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“The most beautiful car ever made”. Enzo Ferrari on the Jaguar E-Type.
A much used quote without a doubt, though it is not recorded whether ‘Il Commendatore’ also admitted it was a third of the price of his own often slower and less powerful products. Their relative price differential nearly sixty years down the road only emphasises what fantastic value these Cats represent over their equine rivals.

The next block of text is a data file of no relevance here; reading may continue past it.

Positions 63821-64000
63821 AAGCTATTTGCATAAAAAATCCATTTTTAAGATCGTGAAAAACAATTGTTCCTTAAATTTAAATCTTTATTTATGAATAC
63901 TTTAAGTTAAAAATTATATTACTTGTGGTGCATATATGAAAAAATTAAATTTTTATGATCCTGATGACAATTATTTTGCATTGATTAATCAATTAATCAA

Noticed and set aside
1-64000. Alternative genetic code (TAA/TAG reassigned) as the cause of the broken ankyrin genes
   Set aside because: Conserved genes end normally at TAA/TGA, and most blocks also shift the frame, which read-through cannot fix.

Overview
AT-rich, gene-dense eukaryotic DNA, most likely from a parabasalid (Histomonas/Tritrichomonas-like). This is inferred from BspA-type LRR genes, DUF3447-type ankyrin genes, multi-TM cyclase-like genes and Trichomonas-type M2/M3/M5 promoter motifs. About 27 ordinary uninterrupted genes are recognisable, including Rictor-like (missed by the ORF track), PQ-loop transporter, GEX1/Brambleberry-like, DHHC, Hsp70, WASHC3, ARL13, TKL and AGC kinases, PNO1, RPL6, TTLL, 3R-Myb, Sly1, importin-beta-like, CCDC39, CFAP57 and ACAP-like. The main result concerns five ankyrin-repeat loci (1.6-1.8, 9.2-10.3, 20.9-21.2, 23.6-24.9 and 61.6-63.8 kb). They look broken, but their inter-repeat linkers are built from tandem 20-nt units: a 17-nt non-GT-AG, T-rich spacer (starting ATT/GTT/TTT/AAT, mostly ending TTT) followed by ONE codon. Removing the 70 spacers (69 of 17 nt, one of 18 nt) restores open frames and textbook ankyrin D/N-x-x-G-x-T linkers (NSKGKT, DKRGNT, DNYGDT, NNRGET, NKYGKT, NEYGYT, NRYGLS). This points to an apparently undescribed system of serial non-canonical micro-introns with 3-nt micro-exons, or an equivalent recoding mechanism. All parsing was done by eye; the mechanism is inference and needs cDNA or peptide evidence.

For the E-Type Malcolm Sayer designed (N.B. not ‘styled’ – Sayer did not consider himself ‘a hairdresser’ as he put it) an aircraft influenced shape that was not only aerodynamically efficient but also stunningly beautiful, having a more than a passing resemblance to his pure-bred D-Type racer that dominated Le Mans in the latter half of the 1950s. The influence of the competition-purposed machine was more than just skin deep as, courtesy of William Heynes and his engineering team, the E-Type’s construction shared much with its alphabetical predecessor; a monocoque tub with tubular front sub-frame carrying the immortal straight six XK engine and locating the front suspension can be found in both machines, though the E sported a more sophisticated independent rear axle arrangement. Economies of scale and efficient production techniques enabled Jaguar to offer the E-Type at a smidge over £2,000, a truly remarkable figure for a classically beautiful, well specified, 150 MPH motor car.